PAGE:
Several ethicists have argued that research trials and treatment programs that involve the provision of drugs to addicts are prima facie unethical, because addicts can’t refuse the offer of drugs and therefore can’t give informed consent to participation. In response, several people have pointed out that addiction does not cause a compulsion to use drugs. However, since we know that addiction impairs autonomy, this response is inadequate. In this paper, I advance a stronger defense of the capacity of (...)
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  42.  64
    Addicted to Love: What Is Love Addiction and When Should It Be Treated?Brian D. Earp, Olga A. Wudarczyk, Bennett Foddy & Julian Savulescu - 2017 - Philosophy, Psychiatry, and Psychology 24 (1):77-92.
    By nature we are all addicted to love... meaning we want it, seek it and have a hard time not thinking about it. We need attachment to survive and we instinctively seek connection, especially romantic connection. [But] there is nothing dysfunctional about wanting love.Throughout the ages, love has been rendered as an excruciating passion. Ovid was the first to proclaim: “I can’t live with or without you”—a locution made famous to modern ears by the Irish band U2. Contemporary film expresses (...)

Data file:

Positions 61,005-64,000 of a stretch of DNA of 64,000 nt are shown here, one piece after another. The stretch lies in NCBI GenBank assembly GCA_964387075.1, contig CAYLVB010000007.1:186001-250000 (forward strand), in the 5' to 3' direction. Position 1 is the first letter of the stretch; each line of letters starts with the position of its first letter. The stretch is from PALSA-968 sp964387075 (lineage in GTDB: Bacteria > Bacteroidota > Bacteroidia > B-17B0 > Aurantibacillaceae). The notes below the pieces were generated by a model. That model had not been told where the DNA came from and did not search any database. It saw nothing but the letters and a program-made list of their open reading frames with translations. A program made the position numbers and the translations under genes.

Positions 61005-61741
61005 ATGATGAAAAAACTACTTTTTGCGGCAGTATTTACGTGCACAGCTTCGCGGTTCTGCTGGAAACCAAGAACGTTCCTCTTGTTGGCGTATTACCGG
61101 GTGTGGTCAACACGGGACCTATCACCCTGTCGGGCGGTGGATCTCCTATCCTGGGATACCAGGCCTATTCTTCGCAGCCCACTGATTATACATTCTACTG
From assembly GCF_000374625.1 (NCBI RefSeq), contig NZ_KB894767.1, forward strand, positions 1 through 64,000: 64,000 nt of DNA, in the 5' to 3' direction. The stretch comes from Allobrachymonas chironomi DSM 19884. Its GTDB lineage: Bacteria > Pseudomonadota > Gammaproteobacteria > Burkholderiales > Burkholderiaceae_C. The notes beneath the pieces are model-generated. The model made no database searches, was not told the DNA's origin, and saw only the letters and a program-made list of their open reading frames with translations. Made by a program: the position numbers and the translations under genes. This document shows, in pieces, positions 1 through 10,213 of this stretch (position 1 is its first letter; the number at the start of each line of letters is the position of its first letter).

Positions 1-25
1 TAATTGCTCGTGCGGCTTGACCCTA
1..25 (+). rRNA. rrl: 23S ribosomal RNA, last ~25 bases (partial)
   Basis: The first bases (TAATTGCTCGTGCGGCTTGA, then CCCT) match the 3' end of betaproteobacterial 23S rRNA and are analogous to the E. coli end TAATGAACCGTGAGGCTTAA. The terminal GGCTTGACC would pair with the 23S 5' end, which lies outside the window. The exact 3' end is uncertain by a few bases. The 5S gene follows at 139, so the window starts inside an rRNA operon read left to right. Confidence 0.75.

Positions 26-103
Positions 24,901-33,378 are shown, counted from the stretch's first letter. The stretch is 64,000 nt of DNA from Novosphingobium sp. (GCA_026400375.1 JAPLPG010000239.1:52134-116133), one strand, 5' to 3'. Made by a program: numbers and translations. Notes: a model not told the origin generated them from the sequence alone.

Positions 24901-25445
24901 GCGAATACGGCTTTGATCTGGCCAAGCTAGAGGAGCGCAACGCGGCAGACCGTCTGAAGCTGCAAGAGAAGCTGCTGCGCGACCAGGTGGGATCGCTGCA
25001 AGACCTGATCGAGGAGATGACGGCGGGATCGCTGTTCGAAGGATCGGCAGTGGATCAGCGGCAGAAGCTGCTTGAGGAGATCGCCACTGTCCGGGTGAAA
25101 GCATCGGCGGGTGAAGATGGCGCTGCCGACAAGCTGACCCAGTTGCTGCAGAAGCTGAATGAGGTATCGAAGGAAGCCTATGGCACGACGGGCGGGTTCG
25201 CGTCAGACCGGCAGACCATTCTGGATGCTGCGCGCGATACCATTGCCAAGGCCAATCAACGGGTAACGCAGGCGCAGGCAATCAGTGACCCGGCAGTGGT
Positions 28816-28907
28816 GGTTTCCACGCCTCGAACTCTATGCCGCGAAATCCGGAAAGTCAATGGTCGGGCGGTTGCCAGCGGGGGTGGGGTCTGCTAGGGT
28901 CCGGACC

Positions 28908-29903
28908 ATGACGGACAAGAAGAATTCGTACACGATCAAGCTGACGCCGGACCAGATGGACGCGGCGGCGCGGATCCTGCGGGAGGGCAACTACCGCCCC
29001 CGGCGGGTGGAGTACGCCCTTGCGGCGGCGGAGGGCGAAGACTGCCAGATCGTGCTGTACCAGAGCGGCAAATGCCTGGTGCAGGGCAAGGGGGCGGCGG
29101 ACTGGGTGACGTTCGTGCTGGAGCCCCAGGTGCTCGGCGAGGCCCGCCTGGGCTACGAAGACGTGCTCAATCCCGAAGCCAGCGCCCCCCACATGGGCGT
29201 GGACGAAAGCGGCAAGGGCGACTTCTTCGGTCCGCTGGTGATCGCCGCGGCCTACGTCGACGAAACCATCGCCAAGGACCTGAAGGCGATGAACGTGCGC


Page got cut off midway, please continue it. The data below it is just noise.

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  43.  65
    Addiction Doesn’T Exist, But It is Bad for You.Owen Flanagan - 2017 - Neuroethics 10 (1):91-98.
    There is a debate about the nature of addiction, whether it is a result of brain damage, brain dysfunction, or normal brain changes that result from habit acquisition, and about whether it is a disease. I argue that the debate about whether addiction is a disease is much ado about nothing, since all parties agree it is “unquestionably destructive.” Furthermore, the term ‘addiction’ has disappeared from recent DSM’s in favor of a spectrum of ‘abuse’ disorders. This may (...)
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  44.  77